MariaDB Vs MySQL- Comparison, Features, Differences and Similarities

MariaDB Vs MySQL

Competitors push you to achieve more!”, the phrase could not me more appropriate in relation to our present day world. Competitions is the best teacher, motivating one to move forward, to learn and to overcome. We are here to discuss the two database management systems, MariaDB Vs MySQL, both quite popular choices for SQL developers at the moment.

Now for the uninitiated, or who want to pursue a career in database management systems, or just the SQL developers who want a little more in depth knowledge on their field, here is a little backstory on the 2 most widely used database management systems of the present day.

There is a little history linking these two competing Databases. MySQL is a popular database which was founded in the early 90s. MariaDB, on the other hand was a branch of MySQL, with its sole existential purpose being to be a drop-in replacement for the same, equipped with more features and better performance. Both these Database share the same co-founder Michael Widenius who first founded MySQL, which was taken under the royalty of Oracle, after which he moved forward in creating his own company where he founded MariaDB. How interesting it would be to observe the conflict of two similar ideas from the same source. So let us know about them:

Structural Features and Similarities of the two Databases

MySQL, as discussed above is an RDBMS (Relational database Management System) in open source. Being a relational database, MySQL depends on tables, rows, constraints, triggers and roles for data representation or data storage. MySQL has implemented the use of primary keys. Now, what is a primary key? It is a key attribute or feature which uniquely identifies an entity set. There are foreign keys which assure or maintain the referential integrity between two entities or tables.

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Now MariaDB being a fork of MySQL, the database structure and indexes are the same as MySQL. One can easily switch between these two databases without having to alter the application, since the data and data structure of the two databases is similar. So what do these similarities lead to:

  • Data and table definition files are compatible because both the databases use the same relational database structure of tables, columns and row as discussed before.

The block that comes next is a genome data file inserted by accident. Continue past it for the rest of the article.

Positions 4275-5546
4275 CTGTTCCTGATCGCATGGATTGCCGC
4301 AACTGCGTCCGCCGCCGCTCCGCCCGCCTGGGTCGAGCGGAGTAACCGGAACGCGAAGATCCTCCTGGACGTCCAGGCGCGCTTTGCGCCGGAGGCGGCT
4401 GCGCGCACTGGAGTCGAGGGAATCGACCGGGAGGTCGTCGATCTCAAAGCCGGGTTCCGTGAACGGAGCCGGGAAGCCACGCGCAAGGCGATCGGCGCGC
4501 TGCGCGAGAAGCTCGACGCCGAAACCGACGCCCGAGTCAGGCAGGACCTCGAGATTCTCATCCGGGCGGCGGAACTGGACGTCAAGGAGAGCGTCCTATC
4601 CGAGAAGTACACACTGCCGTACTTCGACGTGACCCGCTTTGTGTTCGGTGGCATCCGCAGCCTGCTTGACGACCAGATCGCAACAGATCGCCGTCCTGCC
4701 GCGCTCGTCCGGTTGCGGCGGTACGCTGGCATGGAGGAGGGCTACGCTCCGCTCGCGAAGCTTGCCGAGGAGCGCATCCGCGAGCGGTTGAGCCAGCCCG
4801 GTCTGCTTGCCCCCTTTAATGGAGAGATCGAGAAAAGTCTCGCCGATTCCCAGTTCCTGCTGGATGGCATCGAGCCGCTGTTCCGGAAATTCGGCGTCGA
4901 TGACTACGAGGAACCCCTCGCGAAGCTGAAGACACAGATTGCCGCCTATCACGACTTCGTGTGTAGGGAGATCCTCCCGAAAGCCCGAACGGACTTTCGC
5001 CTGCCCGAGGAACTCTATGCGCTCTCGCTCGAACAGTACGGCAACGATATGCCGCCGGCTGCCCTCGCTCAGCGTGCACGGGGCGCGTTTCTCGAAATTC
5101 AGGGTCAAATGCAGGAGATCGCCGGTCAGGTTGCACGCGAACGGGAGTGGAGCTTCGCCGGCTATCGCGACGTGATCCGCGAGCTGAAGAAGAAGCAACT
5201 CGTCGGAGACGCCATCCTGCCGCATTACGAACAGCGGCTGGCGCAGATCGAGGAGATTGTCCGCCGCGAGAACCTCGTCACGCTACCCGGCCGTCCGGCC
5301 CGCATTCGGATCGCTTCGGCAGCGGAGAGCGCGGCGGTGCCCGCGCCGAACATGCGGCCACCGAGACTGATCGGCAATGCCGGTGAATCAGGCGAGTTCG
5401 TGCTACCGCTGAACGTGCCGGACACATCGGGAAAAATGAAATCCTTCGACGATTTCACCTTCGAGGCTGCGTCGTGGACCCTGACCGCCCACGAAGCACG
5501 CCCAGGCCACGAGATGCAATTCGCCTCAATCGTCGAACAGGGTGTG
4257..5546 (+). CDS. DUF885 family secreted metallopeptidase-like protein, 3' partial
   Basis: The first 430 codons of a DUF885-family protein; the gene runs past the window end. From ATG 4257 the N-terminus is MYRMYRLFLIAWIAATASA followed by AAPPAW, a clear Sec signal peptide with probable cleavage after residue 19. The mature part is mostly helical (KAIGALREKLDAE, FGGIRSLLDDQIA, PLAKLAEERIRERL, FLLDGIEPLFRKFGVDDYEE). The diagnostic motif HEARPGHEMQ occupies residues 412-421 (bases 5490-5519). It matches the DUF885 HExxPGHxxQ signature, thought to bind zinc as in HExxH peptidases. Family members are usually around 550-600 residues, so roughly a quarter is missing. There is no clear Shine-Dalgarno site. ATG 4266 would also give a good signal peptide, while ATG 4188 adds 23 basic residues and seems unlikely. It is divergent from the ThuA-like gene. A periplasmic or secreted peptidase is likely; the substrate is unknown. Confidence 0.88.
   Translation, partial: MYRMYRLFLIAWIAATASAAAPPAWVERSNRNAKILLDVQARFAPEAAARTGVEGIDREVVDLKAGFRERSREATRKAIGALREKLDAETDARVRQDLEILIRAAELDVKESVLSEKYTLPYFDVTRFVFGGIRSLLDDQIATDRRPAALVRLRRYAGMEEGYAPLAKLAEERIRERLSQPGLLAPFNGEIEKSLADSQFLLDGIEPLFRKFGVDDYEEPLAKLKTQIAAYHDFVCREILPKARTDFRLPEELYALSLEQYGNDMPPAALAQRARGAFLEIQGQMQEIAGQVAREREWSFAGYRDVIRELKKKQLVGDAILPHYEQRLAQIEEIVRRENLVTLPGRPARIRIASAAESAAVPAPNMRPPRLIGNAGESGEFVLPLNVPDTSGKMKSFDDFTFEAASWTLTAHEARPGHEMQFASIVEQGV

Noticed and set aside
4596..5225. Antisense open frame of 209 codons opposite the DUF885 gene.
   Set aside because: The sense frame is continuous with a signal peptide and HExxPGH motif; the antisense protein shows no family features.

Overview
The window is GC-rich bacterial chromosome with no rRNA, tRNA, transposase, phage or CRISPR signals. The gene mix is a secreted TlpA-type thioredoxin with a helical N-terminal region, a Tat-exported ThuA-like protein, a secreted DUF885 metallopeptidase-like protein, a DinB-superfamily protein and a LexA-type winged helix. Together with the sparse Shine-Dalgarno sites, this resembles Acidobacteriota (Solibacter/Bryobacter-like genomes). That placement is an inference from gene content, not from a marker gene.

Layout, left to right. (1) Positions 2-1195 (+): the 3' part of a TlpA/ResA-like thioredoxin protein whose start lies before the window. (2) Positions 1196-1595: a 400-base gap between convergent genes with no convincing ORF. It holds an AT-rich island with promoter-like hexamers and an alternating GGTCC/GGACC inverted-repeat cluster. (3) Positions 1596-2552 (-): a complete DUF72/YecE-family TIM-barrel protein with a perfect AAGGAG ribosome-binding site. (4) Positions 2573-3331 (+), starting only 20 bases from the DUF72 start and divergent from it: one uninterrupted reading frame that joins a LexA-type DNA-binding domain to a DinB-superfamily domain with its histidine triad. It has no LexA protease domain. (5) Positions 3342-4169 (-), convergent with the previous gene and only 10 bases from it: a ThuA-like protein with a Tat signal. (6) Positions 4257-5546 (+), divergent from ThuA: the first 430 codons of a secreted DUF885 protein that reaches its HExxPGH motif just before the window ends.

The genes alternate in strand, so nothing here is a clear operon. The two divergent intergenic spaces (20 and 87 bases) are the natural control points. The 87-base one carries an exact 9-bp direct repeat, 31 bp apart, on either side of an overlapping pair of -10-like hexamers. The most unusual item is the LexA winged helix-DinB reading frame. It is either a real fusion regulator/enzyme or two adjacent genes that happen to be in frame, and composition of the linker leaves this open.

• Structures, APIs and client protocols are identical.
  • All the connectors of MySQL will perform smoothly with MariaDB without any modification.
  • They even comprise similar command line tools allowing MariaDB to be a drop-in replacement.

The Divergence of the two Databases

We discussed how MariaDB has successfully accomplished its purpose in being a drop-in replacement of MySQL and also the similarities in the two databases. There are divergence points also where MySQL is seamlessly diverging or differing from MariaDB. With time MySQL has developed many other intrinsic features which may have a lead on MariaDB.

  • Data Dictionary-The most yet significant or noteworthy modification in MySQL is the Data Dictionary, or the internal dictionary, which is currently under modification for MySQL 8. The metadata stores information about the definition of data items, their relationships, authorization and usage statistics. This data can only be used and updated by the server. MariaDB doesn’t have an equivalent feature which may mark an end of datafile-level compatibility between MySQL and MariaDB.
  • Replication and Clustering- The process of creating multiple copies of data copied automatically from master to slave databases is Replication.
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Clustering refers to using the shared storage and putting more database front-end on it.

In MySQL, replication is asynchronous replication where one server acts as the master to the other servers, which act as slaves. One can easily replicate all or selected databases or even tables within the database.

MariaDB, on the other hand, offers both master-master and master-slave replication.

Galera Cluster is used by MariaDB for multi-masters. In MariaDB 10.1 Galera is included with it which enables clustering to be as simple as activating configuration parameters.

MySQL and MariaDB mostly share common grounds in structural features. MySQL was formerly owned by the Oracle Corporation whereas MariaDB, which was founded by Michael Widenius with a motive to serve as his own company, is owned by MariaDB Corporation. Given their shared history and common co-founder, it goes without saying that they obviously shared some common features. As we had discussed in course of this article, MariaDB was developed to act as a direct stand in replacement for MySQL, which made it convenient for SQL developers and companies to switch to one from either. Given the trends in which MySQL and MariaDB have diverged in recent times, and continue to diverge. But as the situation stands now, both are interdependent and can be used alternatively to one or the other.

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